Posted by By Darrell Nicholson at 05:09PM - Comments: (7)
The tiller on Tosca was rough-hewn piece of sawn ash, tough and springy. Where it fit in your hand it was about as big around as a teacup. The William Atkin ketch was built in 1937, and I liked to believe our tiller was the very same one she was born with—that this was the last piece of timber the builder had shaped, carefully hewn from a tree he’d had known as a boy, endowed with hidden magic.
It hadn’t always been varnished. The grain where you gripped it was worn smooth by so many hands. One year, I stripped down the old varnish. Looking closely, I could see what looked like finger-shaped depressions left by hands that had come before mine.
Years later, long after I’d sold the boat that had carried my wife and I across the Pacific, I was on a trip to New York City, and in one of those flashes that exposes the quirks of memory, I thought of the tiller again. There in the soft paws of Patience, one of the New York Public Library’s two guardian lions (the other is Fortitude), I found traces of countless caresses, fingerprints in stone, and realized that embarking upon a voyage—a proper voyage, one that is undertaken for all the right reasons—is not unlike sculpting marble: at once a carving-out and a filling-in. And I suppose that is why I’ll always favor a tiller over a wheel. Like the sculptor’s favorite chisel, it is a tool far better suited for the art of sail.
Tosca’s boat’s barn-door rudder had the hydrodynamics of a dumpster lid, but with a little effort the sails could be trimmed so that the helm sweetly balanced. In most conditions, when there was only a moderate sea for her to contend with, I could set my $1.69 autopilot—a single length of bungie cord, about two feet long, with a loop at one end, and figure-eight knots at intervals of four to six inches starting on the opposite side. The seaway, point of sail, or wind speed would determine which knot to use to apply the required tension.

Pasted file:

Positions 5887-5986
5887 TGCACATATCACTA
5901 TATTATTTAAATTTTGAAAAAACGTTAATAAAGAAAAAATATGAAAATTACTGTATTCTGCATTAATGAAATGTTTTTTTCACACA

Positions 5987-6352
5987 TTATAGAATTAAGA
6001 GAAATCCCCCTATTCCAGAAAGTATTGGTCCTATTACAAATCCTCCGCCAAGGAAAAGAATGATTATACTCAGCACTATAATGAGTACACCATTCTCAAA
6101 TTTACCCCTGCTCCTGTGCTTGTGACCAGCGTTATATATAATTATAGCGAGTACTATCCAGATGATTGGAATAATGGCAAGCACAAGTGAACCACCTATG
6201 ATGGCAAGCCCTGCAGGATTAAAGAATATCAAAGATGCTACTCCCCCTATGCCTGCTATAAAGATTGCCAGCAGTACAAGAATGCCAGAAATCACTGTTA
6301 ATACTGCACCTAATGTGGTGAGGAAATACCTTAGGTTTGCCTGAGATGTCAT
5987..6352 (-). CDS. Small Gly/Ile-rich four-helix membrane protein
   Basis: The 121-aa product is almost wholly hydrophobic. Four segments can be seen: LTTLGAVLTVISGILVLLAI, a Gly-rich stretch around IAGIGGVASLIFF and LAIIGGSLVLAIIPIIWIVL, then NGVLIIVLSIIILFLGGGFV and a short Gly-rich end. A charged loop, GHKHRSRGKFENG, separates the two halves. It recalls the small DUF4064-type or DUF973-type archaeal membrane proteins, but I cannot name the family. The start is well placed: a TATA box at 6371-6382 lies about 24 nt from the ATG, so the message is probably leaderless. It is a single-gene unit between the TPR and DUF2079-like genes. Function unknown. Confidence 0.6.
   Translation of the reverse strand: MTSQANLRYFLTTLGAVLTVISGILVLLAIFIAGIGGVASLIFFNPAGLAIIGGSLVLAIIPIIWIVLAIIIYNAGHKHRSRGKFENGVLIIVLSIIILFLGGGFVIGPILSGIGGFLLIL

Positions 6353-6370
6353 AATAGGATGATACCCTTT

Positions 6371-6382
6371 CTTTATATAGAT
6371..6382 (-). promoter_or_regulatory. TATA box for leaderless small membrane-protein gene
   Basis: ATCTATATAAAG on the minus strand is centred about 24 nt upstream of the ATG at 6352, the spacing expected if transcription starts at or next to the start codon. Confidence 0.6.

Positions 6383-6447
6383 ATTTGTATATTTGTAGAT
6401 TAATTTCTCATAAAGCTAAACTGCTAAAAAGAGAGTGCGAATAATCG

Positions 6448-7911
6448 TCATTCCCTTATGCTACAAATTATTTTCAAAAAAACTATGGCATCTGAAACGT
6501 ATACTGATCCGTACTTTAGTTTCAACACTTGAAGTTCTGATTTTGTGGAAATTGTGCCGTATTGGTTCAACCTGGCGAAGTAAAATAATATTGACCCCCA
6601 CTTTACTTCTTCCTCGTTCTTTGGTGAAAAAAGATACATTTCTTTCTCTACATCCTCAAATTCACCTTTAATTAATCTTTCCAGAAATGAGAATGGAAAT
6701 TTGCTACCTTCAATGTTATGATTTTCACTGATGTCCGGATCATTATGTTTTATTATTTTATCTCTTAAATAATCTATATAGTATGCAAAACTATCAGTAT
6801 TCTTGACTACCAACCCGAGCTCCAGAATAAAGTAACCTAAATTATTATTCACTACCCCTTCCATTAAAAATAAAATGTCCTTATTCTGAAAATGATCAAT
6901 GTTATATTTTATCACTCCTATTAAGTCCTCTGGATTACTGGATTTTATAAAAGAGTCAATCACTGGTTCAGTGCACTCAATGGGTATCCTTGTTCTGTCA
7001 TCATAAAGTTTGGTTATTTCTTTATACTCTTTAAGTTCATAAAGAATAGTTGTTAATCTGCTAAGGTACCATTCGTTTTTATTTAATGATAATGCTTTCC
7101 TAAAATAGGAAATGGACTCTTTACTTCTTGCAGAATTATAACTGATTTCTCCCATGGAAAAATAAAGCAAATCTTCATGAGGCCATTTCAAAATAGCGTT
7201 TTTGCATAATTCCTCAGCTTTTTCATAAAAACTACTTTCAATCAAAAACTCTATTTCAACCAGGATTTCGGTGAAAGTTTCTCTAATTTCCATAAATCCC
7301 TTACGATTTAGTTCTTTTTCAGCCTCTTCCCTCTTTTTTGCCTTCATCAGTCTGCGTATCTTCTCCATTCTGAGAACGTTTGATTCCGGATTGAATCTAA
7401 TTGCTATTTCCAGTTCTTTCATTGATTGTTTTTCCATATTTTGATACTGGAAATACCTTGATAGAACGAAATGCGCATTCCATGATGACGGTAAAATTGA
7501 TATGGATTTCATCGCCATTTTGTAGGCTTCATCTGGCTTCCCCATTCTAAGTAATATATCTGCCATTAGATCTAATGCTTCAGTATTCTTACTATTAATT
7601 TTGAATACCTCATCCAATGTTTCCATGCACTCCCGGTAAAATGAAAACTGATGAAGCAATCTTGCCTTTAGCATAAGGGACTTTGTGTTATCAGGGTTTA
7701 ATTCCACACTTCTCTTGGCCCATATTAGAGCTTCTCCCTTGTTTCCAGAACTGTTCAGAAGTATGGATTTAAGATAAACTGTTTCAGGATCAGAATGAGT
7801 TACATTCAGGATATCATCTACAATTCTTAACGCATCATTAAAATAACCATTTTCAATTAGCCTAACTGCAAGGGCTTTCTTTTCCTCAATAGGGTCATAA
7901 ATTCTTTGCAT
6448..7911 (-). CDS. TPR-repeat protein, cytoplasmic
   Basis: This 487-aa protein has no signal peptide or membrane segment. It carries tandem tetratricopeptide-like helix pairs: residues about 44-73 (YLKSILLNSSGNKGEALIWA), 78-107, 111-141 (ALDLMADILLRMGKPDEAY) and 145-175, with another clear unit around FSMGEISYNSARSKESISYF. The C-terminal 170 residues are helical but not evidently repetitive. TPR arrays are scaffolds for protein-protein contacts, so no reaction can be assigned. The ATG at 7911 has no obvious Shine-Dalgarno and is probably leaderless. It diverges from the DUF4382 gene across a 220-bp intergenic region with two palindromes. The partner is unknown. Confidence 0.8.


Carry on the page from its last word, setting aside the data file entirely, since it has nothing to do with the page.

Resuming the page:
A similar system worked with the Aries windvane. On the bottom of the tiller was a simple bronze chain hook. A small length of chain connected the two steering lines. To adjust the steering lines you would move the chain one link in either direction as needed. In the tradewind belt, we could sail for days without touching a link.
But these practical conveniences are peanuts compared to the real payoff of having a tiller. I remember that even when the self-steering vane was holding a course far better than I could do, the temptation to feel Tosca respond to my touch, (and my touch respond to her motion) was irresistible. The real test came at night—for we had no wind instruments—when we steered by the wind on the back of our necks and the motion of the sea. It was then, sailing almost blind on a moonless night, that I recognized how intuitive my helming had become.
In plainest technical terms the tiller gives us corrective feedback, an opportunity to learn from our mistakes far quicker than any wheel assembly can do. Both devices help us become better sailors, but the tiller just does it faster. It is, at its core, more honest about the conditions we’re facing—sometimes brutally so.
After thousands of corrections, countless pushes and pulls to adjust for subtle wind shifts or insistent nudges of steep following seas, our intuition takes over. Where before each subtle course change involved a conscious effort, the thought and the act become one and the same. There are few things as satisfying as looking back at your wake, and noticing how the course you’ve drawn across the surface of the ocean, appears nearly perfect, as if it, too, was drawn by natural forces independent of the hand of man. The carving out of the sea is the filling-in of the tillerman.